Simple ways to not break the bank

Simple ways to not break the bank

By Maddie Smith

College expenses add up quickly—from tuition to housing to entertainment and everything in between. It can be tough to manage your money, especially when you’re at a time in your life when it’s socially acceptable to order pizza multiple nights a week. While you should definitely live out your college experience and treat yourself every now and then, you should also start developing smart money habits that will ultimately prepare you for life after Loras. You’ll thank yourself later. Here are just a handful of simple ways you can responsibly manage your funds…because it just makes cents!

  1. Create a budget
    Creating and sticking to your budget holds you accountable for your spending habits. Start by determining your fixed expenses, like tuition and rent. Then figure out an estimation of what you want to spend on groceries and other necessary items. Whatever is left can go towards entertainment, eating out, etc. It is essential to keep track of all your expenses, no matter how small, in order to avoid overspending. To help stay within your budget, you can download apps such as Mint or BudgetBoss.
  2. Open a free checking and savings account
    If you don’t already have one, Caprino with Forbes suggests opening a checking account because “using a debit card allows you to only spend what you have.” Unlike with a credit card, debit cards make it easier to stay within your budget as they won’t allow you to go deep in debt. It also helps keep you on track because the bank will likely apply an overdraft fee, among other charges.
  3. Check out student discounts
    Many shops and companies provide student discounts…take advantage of them! They may not seem like a lot, but saving is saving, especially if you’re already going to purchase something. This goes for any and all coupons, too. Before you’re about to buy anything, check online to see if that store offers a discount because as college students, every little bit helps! Go to www.myunidays.com to check out student discounts for popular brands and download Honey on your laptop to automatically apply the best coupons for your online shopping needs!
  4. Save your spare change
    After paying with cash, what do you do with the spare change? Most people think it’s a nuisance, so they’ll throw it to the bottom of their bag or somewhere in their car and forget about it. But hey, change is still money and it can add up quickly! If you come across change, pick it up and toss it into a big jar. When the jar is full, take it to the bank and you’ve got some money to spend (or save).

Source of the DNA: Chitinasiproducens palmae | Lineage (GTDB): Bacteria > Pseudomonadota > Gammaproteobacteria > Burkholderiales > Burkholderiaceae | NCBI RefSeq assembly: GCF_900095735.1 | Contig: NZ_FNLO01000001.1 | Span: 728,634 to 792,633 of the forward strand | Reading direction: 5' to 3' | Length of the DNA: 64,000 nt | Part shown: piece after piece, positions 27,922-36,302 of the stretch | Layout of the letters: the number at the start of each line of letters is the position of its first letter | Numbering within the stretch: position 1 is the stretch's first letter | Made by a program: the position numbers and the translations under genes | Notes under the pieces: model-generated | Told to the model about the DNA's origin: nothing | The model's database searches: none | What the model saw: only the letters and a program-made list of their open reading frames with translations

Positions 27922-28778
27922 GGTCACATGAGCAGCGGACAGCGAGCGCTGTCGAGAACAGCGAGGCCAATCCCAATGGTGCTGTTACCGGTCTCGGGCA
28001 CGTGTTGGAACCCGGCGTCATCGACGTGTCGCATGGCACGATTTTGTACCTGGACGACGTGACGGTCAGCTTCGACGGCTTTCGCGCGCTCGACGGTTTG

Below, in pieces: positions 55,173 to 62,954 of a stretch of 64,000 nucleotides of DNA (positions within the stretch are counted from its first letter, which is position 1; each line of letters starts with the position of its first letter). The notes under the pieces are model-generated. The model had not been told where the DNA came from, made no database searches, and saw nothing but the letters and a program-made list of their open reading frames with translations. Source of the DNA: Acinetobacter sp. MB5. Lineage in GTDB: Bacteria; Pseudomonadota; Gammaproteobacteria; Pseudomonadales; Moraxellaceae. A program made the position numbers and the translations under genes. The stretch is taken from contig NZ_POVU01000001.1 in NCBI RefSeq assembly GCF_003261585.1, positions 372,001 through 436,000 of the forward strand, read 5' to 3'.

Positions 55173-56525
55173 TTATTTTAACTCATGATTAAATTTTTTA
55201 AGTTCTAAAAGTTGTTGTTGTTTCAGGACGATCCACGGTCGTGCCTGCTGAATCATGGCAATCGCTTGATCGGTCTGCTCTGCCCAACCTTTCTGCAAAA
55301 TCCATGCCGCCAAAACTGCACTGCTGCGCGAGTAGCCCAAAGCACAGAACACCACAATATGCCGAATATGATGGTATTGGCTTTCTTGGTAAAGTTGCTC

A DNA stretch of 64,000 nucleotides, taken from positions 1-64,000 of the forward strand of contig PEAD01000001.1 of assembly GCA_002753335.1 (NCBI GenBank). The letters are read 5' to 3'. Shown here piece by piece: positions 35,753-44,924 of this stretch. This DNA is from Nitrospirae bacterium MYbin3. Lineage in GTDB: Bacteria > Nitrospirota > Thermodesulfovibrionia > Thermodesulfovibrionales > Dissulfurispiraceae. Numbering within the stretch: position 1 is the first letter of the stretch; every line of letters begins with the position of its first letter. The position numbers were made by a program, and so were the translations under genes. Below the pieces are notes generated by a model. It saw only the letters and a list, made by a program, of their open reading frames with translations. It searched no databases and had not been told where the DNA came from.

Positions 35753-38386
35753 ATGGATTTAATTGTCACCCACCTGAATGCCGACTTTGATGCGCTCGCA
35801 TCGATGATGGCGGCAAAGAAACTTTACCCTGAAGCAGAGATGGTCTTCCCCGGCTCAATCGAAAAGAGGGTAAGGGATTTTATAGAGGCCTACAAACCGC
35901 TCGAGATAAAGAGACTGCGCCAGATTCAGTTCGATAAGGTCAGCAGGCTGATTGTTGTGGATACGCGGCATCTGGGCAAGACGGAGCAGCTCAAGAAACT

5. Make your own coffee
    For a lot of college students and adults, coffee is a must in the morning. Instead of paying up to $4 every day, simply make it yourself at home. In fact, CollegeScholarships.org calculated that “By the time you graduate from a four-year degree, you’ve saved over $2000 in coffee beverages,” as stated in “118 Ways to Save Money in College.” Once you make this change, you’ll realize just how much money you’ve been unnecessarily spending. This will not only save you time and money, but it is also environmentally friendly!
  6. Don’t be afraid of hand-me-downs
    If you’re in search of a particular item, think about whether or not it could be already used. If so, ask your family and friends if they’ve got any extra lying around. Otherwise, head out to Goodwill, Plato’s Closet, The Salvation Army, or similar stores to find what you need. These options are great for saving money because they’ll sell you what you need at a much cheaper price. If you do need something brand new, go back to #3.

References

118 Ways to Save Money in College. (n.d.). Retrieved November 3, 2019, from http://www.collegescholarships.org/student-living/save-money.htm

Caprino, K. (n.d.). 7 Simple Steps College Students Should Take To Build Financial Literacy And Responsibility. Retrieved November 3, 2019, from Forbes website: https://www.forbes.com/sites/kathycaprino/2014/08/21/7-simple-steps-college-students-should-take-to-build-financial-literacy-and-responsibility/

Google+ Linkedin

Leave a Reply